Sorry for the lack of updates. Things are getting busy over the holidays. I probably won't be on much until after Christmas. Anyway, I think I'll write a review for the most recent contribution to the Disney Animated Canon.
I, like most children of the Western World from the past seven decades or so, grew up with Disney movies. Specifically, the animated musicals. These have always been the best creations that the company has ever produced (not counting Pixar, which, while now a part of Disney, is distinct enough in style to be considered, in my mind, a separate entity). Naturally, I was thrilled when I learned that Disney was making them again.
You see, after the 'Disney Renaissance' of the Nineties, the company fell into a massive slump, artistically speaking. At some point along the line, Disney decided to break away from the musical style that it perfected. Tarzan was the last of the musicals (I think it was a musical, anyway. I don't remember exactly. It's been a while. Speaking of which, wouldn't it be awesome if someone made a musical out of Philip Jose Farmer's Tarzan Alive? I'd go see it.). Disney almost made The Emperor's New Groove into a musical, but backed out at some point in development. The film is still excellent (although it should be said that it has more in common with a feature-length Looney Tunes short than a Disney film), but one can't help but think that it would have been even better had they left in the songs, like this little number, as sung by singing legend Eartha Kitt: http://www.youtube.com/watch?v=h4UvWgI0hGQ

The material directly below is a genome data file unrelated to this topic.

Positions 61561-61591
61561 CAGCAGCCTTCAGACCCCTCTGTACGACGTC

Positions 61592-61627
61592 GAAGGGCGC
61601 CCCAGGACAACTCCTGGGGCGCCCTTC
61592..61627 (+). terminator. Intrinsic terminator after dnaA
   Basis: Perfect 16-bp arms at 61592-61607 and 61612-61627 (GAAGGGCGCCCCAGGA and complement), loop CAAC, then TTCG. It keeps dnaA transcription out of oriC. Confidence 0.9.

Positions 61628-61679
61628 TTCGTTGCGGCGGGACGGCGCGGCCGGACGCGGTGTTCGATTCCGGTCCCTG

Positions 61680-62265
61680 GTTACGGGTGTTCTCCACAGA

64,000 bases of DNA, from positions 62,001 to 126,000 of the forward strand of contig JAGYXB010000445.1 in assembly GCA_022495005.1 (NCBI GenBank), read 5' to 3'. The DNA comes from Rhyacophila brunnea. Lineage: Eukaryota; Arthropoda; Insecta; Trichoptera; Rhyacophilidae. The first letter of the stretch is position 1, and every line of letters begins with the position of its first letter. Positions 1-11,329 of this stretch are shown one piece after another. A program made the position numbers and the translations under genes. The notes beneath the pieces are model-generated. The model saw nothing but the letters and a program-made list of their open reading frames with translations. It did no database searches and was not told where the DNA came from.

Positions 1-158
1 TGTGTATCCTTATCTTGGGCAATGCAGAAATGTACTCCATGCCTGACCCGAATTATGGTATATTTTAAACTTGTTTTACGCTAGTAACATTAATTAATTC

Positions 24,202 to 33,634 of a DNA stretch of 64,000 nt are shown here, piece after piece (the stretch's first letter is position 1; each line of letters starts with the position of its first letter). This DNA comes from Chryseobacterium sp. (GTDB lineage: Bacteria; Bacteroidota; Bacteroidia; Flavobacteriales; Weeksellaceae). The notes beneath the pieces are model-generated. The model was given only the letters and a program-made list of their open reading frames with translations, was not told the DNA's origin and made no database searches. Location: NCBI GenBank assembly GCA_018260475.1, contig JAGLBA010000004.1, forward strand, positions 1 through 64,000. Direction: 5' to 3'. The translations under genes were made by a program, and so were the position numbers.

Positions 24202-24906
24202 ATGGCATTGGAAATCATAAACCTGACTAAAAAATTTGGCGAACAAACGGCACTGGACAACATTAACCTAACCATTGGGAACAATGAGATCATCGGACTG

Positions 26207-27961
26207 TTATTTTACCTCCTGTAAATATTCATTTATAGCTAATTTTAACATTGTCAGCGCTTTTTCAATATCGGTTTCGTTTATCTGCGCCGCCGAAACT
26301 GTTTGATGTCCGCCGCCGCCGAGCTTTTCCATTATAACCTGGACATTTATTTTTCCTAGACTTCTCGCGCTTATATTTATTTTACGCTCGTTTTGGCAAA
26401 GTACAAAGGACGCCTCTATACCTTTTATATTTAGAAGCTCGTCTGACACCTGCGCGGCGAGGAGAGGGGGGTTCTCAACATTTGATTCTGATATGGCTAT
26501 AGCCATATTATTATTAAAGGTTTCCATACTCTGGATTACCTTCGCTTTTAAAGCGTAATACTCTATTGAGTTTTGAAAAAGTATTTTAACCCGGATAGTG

So, Disney decided that musicals were out. Their animation studio fell on hard times, producing mediocre crap for several years (I will say, however, that I liked Brother Bear. How can you not like a movie about bears with Canadian moose as comic relief? The answer, of course, is that you can't not like it. Also, do not never use double negatives.). Pixar was pretty much the primary source of good material for Disney during this period. Oh, and Kingdom Hearts, but that was made by Square-Enix, so it doesn't count. Disney also decided to pander to the 'tween' demographic with more and more cookie-cutter sitcoms and live-action musicals- the High School Musical franchise being the worst of these.
So, after years of crap, the House that Mickey Built produces The Princess and the Frog, a new animated musical in the style of Disney's classics. So, does the film hold out, I hear you asking? Is it a return to form for Disney, or just a sad attempt to cash in on their former glory? The answers are yes and the former, respectively.